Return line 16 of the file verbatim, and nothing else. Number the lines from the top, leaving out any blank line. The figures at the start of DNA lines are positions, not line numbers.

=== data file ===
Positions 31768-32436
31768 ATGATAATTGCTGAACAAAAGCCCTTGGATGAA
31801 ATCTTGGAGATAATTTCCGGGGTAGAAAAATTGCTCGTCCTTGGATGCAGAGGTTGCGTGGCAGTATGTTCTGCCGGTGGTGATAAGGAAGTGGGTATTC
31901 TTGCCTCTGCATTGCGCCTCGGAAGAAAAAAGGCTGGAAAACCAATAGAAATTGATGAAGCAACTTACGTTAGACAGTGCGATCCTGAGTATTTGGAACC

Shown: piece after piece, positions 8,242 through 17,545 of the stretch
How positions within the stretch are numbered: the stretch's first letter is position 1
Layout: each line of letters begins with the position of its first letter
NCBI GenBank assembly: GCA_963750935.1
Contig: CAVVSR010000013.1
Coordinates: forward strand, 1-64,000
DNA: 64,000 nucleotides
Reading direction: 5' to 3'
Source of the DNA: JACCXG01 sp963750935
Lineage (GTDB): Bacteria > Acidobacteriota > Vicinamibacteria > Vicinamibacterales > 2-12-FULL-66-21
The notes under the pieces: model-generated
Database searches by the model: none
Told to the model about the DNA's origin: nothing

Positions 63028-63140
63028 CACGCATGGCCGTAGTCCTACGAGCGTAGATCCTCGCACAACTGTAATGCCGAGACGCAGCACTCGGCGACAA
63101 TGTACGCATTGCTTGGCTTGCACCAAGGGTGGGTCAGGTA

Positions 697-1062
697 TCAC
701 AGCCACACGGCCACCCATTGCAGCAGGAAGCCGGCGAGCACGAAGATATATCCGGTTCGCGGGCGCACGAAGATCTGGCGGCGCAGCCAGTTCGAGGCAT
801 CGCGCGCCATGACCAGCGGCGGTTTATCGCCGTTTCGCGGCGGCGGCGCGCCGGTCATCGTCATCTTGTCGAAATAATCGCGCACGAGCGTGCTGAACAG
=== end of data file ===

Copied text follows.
Database searches by the model: none